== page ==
More Social Control

More Social Control

More Social Control

There are four basic techniques of social control:

1 Spontaneous field control: acting on another person's field without intending to do so

2 Manipulated field control: acting on another person's field deliberately in order to secure a definite response by manipulating stimuli leading to rewards and deprivations

3 Command: controlling the response of a subordinate by threatening him with a penalty for non-performance (a particular case of manipulated field control)

4 Reciprocity: two or more people employing command or manipulated field control against each other

Spontaneous field control is a paradoxical technique of social control. It is a basic control technique in all walks of life; yet many people do not think of it as a form of control. It is the most tyrannical control to which most people are ever subjected, but it seems compatible with freedom.

It is unintended rather than deliberate control. Therefore, it can be pictured as the opposite of planning; yet it is one of the most important techniques of rational social action.

How does this paradoxical control technique work? Often when a person acts, without intending to do so he produces a stimulus about rewards and deprivations which influences a second person. The second person responds in an attempt to avoid the threatened deprivations or secure the reward. Yet the first person did not deliberately set out to produce this response. Thus the second person's response is functionally dependent upon the original act of the first person. Unintentionally, the first person controlled the second person's response.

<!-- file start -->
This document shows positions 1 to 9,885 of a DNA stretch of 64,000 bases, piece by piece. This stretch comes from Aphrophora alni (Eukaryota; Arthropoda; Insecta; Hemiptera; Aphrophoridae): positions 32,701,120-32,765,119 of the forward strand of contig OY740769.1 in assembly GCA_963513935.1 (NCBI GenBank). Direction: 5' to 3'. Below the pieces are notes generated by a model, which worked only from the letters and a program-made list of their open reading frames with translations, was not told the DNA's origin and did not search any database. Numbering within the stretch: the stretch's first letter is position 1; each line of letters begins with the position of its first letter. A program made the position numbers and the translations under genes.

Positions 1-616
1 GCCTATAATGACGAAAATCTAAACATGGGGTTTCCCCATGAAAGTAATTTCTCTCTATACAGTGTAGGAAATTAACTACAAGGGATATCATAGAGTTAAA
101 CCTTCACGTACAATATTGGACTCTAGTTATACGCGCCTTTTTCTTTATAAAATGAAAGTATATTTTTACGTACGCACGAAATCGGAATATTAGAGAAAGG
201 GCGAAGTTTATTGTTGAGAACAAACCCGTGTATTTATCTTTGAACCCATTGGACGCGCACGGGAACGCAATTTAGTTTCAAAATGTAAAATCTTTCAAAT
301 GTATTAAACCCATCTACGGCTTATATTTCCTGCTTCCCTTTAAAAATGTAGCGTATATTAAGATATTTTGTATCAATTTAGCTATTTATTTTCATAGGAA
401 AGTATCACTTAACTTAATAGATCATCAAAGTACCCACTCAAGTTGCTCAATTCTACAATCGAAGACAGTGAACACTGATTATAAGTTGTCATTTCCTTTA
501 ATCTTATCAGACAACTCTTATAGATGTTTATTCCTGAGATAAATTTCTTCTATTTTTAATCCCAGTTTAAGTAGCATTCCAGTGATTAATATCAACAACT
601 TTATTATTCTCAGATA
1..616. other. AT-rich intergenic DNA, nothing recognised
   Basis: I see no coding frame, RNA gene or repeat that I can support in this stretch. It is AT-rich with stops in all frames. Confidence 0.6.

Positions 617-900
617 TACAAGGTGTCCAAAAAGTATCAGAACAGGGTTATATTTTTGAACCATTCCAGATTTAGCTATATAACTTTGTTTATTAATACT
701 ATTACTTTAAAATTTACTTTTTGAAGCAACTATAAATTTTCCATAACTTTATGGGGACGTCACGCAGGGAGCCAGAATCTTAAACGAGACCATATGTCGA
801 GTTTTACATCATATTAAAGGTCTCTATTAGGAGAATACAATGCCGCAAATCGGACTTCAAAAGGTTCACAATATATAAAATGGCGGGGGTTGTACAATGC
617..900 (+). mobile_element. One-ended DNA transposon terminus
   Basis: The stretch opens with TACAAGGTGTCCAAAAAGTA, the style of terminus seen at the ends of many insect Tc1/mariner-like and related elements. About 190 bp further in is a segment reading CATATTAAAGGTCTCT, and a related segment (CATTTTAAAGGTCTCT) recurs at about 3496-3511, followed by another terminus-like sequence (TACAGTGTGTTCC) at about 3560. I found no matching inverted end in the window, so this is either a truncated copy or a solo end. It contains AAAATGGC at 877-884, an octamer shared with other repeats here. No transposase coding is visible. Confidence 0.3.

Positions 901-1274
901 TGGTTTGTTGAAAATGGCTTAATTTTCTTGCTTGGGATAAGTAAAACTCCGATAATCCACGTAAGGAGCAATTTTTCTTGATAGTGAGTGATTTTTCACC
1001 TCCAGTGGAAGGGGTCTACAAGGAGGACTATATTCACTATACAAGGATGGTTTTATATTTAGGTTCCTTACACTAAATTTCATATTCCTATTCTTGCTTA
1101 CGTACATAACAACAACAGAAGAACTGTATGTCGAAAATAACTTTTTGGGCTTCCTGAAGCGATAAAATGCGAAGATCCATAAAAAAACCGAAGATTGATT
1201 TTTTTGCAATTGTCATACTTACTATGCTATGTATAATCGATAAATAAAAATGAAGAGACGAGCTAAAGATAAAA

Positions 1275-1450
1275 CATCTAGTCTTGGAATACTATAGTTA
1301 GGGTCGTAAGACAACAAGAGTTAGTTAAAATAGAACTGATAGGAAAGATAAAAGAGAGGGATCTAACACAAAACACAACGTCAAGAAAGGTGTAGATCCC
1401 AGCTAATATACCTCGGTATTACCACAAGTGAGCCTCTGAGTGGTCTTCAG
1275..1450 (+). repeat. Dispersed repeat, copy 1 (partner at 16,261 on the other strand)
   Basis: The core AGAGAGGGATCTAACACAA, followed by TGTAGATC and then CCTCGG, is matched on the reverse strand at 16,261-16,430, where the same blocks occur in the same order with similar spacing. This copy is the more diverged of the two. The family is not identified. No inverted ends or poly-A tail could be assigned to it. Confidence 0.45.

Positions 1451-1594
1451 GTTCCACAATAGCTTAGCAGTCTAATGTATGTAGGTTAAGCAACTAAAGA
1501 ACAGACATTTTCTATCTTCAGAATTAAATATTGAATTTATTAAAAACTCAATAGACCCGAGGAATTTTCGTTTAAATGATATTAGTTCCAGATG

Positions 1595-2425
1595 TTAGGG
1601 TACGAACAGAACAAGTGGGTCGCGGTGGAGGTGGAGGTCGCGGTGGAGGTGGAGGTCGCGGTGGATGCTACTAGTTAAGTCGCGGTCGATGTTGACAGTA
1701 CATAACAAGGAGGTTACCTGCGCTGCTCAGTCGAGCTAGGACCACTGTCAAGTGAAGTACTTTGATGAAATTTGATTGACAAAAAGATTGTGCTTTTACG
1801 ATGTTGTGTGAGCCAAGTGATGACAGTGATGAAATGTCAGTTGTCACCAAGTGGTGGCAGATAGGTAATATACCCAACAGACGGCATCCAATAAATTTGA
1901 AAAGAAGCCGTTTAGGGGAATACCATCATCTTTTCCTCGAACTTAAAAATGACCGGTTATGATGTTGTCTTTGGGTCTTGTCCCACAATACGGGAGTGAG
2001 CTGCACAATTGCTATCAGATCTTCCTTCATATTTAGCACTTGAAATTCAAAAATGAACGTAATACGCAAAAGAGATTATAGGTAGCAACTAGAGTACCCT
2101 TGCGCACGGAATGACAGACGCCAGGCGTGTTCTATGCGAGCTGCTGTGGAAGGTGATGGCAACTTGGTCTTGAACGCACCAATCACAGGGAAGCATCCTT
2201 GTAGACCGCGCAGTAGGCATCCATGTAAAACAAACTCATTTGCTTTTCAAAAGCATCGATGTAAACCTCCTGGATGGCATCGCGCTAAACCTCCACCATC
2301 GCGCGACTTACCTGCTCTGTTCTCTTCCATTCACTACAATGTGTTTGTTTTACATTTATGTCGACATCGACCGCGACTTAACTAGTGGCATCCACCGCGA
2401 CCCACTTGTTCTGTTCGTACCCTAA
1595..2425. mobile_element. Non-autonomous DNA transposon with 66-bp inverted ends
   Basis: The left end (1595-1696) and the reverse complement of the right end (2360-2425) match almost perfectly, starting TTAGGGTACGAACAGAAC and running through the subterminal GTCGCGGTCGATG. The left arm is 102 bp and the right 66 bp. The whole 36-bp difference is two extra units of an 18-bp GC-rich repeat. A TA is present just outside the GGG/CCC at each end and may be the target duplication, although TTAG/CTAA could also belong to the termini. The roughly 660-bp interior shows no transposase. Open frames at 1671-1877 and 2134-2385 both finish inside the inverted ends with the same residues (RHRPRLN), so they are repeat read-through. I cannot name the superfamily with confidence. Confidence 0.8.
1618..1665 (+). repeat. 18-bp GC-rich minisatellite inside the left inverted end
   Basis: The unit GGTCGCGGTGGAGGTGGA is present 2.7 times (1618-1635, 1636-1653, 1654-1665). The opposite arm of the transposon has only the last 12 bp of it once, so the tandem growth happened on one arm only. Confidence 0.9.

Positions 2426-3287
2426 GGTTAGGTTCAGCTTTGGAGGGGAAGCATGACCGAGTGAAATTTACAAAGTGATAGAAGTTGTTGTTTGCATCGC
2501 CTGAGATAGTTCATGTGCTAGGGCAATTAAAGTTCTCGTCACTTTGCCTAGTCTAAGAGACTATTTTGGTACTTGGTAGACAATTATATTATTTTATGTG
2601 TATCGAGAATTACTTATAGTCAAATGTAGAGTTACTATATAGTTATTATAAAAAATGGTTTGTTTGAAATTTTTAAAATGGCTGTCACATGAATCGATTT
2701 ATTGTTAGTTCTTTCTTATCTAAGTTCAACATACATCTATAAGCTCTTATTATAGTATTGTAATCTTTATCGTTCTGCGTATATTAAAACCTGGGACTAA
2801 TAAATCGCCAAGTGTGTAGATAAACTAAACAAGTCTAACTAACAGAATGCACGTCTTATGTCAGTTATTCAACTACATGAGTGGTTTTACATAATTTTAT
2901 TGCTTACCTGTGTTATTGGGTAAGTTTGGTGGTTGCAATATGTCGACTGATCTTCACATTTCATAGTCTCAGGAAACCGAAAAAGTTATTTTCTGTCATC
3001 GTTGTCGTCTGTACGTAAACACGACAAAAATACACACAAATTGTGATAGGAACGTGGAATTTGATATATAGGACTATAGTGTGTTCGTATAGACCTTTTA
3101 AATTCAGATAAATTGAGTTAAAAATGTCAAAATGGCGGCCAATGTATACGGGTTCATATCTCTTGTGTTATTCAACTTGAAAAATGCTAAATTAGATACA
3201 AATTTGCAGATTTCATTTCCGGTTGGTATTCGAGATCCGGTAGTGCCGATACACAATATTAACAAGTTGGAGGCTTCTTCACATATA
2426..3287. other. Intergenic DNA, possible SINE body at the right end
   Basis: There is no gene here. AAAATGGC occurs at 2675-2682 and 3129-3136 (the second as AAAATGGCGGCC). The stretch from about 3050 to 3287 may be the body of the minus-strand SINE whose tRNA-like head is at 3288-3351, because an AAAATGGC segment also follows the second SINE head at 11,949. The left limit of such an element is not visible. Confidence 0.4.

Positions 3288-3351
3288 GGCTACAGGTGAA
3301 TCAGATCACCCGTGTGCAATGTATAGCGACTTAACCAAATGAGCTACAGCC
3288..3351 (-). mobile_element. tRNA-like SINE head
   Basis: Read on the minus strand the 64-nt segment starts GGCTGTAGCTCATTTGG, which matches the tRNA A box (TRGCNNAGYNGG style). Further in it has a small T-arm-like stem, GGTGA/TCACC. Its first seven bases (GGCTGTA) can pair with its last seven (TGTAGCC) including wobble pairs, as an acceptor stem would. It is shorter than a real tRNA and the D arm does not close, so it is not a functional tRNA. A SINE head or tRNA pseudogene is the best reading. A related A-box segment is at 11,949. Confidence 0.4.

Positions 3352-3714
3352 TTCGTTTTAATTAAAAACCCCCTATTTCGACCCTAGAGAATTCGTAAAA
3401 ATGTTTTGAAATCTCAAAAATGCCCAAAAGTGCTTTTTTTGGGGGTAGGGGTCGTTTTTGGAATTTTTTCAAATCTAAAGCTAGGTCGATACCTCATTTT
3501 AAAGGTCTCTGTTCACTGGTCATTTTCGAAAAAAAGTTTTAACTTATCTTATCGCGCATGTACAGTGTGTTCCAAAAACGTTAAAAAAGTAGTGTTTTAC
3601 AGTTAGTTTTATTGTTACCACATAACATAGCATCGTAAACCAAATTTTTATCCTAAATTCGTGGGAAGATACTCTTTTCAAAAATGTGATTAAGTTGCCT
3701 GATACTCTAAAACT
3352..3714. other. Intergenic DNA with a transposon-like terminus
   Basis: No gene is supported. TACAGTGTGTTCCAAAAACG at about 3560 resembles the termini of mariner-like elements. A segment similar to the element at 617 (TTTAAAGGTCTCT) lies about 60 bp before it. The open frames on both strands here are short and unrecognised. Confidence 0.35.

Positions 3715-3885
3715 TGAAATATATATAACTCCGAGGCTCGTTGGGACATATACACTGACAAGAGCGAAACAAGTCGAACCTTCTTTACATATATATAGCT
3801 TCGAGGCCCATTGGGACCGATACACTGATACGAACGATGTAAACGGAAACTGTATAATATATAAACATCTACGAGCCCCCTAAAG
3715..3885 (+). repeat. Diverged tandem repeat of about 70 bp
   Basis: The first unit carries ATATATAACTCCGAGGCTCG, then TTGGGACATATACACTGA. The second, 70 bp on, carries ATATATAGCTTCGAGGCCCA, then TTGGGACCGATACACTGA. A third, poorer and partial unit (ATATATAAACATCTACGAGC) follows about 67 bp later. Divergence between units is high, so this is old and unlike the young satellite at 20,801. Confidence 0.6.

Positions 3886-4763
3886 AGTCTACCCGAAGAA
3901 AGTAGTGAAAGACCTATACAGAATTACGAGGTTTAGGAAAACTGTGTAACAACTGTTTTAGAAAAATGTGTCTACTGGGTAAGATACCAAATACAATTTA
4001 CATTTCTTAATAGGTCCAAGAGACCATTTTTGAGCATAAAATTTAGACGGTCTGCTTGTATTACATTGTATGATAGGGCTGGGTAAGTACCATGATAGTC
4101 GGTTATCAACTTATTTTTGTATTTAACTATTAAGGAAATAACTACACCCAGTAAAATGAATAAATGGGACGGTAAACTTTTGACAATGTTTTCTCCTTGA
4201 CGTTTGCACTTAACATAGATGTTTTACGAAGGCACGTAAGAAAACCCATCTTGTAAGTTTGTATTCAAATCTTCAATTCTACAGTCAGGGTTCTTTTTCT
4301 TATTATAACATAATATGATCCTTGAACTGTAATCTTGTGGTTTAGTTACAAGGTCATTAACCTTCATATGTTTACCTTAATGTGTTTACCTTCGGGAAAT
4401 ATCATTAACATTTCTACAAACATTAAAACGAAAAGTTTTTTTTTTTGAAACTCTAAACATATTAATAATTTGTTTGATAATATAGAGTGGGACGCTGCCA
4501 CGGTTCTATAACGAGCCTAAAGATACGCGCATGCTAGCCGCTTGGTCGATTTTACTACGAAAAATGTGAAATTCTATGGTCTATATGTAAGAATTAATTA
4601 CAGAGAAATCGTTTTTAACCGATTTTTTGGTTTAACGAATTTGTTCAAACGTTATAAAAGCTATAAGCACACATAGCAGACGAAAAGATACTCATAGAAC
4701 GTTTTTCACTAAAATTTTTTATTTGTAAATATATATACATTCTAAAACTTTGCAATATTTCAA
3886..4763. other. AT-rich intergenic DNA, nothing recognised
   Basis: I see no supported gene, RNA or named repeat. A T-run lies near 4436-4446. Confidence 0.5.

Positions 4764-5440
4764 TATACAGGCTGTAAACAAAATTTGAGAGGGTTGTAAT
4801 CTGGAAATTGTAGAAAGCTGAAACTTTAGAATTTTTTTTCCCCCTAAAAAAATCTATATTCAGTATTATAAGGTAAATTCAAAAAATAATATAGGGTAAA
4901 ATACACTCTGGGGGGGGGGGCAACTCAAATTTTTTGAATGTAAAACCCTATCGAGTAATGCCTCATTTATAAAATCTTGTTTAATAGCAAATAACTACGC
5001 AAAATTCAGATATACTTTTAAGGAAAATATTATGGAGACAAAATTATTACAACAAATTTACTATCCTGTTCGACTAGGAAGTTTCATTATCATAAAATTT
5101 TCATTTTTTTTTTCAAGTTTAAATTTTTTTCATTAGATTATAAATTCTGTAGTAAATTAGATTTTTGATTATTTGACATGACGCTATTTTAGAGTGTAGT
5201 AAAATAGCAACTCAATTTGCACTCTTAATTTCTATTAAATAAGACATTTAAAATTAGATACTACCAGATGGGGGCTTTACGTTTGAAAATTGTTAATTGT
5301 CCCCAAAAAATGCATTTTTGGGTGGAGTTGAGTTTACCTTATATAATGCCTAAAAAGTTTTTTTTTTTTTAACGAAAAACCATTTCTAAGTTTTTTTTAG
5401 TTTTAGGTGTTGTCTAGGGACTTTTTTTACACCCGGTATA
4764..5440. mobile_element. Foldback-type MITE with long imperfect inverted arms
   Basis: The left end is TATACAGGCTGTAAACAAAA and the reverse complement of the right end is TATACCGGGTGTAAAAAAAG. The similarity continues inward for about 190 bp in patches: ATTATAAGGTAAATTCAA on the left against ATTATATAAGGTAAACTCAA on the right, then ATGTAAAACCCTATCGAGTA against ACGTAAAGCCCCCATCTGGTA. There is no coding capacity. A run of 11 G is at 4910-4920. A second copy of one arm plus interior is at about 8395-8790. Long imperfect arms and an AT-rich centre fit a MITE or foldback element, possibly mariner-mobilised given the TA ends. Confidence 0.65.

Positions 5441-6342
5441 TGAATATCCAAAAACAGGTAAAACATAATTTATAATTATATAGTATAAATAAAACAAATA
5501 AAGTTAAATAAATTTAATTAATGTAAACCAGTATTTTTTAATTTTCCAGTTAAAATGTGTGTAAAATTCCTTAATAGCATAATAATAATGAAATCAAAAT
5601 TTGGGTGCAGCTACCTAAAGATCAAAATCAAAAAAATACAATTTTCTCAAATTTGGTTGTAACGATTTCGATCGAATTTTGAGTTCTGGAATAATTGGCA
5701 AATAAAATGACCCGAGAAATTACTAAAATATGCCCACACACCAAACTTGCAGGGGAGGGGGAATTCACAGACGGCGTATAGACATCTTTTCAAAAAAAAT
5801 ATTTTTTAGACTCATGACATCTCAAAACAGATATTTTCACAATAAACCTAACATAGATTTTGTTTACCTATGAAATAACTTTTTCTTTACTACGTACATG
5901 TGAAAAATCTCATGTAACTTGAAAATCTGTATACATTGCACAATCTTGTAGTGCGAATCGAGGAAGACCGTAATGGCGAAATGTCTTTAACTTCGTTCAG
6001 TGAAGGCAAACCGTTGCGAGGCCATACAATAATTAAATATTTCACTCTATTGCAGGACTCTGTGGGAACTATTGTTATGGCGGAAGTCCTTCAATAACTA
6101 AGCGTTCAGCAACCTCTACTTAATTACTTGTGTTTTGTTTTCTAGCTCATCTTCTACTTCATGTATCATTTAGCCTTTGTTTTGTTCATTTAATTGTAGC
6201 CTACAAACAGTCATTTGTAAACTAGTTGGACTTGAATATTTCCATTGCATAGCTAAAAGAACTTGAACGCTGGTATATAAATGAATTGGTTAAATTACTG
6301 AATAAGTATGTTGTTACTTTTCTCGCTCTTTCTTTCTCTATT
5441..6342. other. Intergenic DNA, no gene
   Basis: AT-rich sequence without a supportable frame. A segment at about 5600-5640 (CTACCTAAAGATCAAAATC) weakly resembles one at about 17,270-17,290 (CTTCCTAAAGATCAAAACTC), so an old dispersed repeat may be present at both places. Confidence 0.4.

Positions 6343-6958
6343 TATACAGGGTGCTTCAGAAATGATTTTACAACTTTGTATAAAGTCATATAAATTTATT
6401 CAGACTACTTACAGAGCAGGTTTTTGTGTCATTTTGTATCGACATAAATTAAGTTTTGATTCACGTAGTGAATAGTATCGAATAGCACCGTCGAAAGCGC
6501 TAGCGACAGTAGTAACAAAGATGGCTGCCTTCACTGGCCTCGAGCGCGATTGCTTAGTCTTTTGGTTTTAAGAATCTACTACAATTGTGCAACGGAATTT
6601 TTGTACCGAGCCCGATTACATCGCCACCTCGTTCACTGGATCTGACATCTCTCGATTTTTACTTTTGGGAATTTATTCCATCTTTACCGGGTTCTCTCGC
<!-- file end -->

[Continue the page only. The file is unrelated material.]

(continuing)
Spontaneous field control is tyrannical because it is hard to escape. Wherever one goes a network of spontaneous field controls envelops him-in the family and among neighbours, colleagues, employees, and acquaintances.

Many of the rewards and deprivations dispensed by spontaneous field control are of fundamental importance to human beings (e.g., love and hate, affection and hostility, friendship and enmity, respect and contempt). Anarchists might conceive of a voluntary system of social order which substitutes spontaneous field control for state-enforced commands without recognizing its tyrannical nature. This is because it has none of the earmarks of social control: There are no commands, regulations, statutes or laws, judicial systems, or prisons for violators.

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